Shellfish imported from South Korea is the latest food safety issue in the news. Oysters, clams, mussels and scallops are being recalled due to possible contamination with norovirus. From the FDA press release:

The U.S. Food and Drug Administration is urging food distributors, retailers, and food service operators to remove from sale or service all fresh, frozen, canned, and processed oysters, clams, mussels, and whole and roe-on scallops (molluscan shellfish) from Korea that have entered the United States. [Emphasis mine]

Note the permissive language “urging”. That puts it far too politely. In light of last year’s Food Safety Modernization Act, when the FDA “urges” you to do anything, drop everything and comply.

The revised Act gives the FDA mandatory recall over all food products. According to the FDA’s recall FAQ, the mandatory recall authority went active the minute it was signed into law. Under Food Drug and Cosmetic Act §423(a), food businesses are first given the opportunity to cease distribution and conduct a voluntary recall of an article of food. If the business refuses to or does not voluntarily cease distribution or recall such food in a timely manner, the Agency can assert its mandatory recall prerogative.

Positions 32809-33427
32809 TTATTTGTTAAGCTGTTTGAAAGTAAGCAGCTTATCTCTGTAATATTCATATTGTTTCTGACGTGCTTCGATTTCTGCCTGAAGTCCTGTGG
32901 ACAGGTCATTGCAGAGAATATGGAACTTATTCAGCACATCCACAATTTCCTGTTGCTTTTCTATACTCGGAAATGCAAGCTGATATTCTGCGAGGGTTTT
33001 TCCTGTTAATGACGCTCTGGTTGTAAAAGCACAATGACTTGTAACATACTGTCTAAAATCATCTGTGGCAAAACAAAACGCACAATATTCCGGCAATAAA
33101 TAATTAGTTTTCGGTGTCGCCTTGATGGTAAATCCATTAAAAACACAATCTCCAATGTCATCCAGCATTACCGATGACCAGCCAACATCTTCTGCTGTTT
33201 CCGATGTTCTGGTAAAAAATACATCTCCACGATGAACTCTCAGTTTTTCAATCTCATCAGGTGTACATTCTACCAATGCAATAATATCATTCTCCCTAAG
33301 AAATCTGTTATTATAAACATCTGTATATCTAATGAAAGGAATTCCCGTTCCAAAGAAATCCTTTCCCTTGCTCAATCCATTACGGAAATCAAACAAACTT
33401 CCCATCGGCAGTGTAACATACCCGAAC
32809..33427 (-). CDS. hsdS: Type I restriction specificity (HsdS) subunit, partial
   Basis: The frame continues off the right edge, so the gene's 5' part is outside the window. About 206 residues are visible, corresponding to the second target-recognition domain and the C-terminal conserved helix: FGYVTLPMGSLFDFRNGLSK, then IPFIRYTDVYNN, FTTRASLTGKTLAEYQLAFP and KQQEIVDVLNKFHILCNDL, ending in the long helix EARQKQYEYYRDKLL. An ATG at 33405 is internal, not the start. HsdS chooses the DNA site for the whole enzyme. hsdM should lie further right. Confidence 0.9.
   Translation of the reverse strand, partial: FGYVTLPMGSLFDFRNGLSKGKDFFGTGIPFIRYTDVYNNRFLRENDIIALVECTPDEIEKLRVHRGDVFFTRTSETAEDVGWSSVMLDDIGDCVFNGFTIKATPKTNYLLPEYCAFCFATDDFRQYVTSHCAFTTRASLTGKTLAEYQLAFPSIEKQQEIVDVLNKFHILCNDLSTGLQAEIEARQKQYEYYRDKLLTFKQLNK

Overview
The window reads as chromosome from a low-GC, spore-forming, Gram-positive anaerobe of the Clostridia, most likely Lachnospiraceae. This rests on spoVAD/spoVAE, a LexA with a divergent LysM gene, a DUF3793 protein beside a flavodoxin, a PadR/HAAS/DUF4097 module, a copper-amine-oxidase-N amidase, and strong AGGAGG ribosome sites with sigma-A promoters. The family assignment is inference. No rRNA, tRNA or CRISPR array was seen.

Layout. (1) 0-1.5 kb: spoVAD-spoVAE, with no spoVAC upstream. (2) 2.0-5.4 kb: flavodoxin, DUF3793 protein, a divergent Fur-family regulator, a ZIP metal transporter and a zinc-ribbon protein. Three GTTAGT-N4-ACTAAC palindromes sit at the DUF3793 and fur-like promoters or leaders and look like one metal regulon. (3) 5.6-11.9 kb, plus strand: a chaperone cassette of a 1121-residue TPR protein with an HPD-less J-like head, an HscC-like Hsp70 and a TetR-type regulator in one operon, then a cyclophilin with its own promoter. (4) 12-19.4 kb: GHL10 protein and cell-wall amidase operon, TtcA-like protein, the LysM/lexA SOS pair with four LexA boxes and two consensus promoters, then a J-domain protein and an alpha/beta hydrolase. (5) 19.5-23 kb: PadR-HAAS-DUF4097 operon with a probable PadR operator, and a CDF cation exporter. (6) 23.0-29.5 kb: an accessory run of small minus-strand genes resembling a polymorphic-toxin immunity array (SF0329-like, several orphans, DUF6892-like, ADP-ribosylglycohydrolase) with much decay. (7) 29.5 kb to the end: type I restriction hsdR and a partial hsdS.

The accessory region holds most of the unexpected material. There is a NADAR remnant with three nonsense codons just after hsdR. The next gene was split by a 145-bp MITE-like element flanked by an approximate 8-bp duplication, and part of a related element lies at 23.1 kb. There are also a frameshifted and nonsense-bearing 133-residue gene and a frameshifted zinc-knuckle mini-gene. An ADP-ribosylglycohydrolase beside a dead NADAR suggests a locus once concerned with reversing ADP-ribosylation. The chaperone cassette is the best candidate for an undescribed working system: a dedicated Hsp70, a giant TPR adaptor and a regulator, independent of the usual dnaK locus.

The FDA’s new mandatory recall power really takes all the volition out of a “voluntary” recall. When the FDA says “recall, or else we will”, that just makes things less “voluntary”, no? I’m sure that with a mandatory recall looming over their heads, the shellfish distributors that are tracking down all these oysters probably don’t feel like they have much say in the matter. Essentially, they have been ordered to undertake a very expensive operation by the FDA.

A voluntary recall can wreak financial havoc on a food business. Almost no general liability insurance policy covers product recalls. Recall insurance is a separate risk management product that covers things like the cost of shipping bad food back up the supply chain to be re-processed or destroyed.

A mandatory recall would complicate things further – general liability policies will specifically exclude losses resulting from government seizure or impoundment. Considering that mandatory food product recall is a new invention, case law is yet unclear whether mandatory recall constitutes such an excludable loss. When in doubt, my guidance is always to err on the side of purchasing insurance.

If any food business is not covered for economic losses like these, they should consider it an existential threat.

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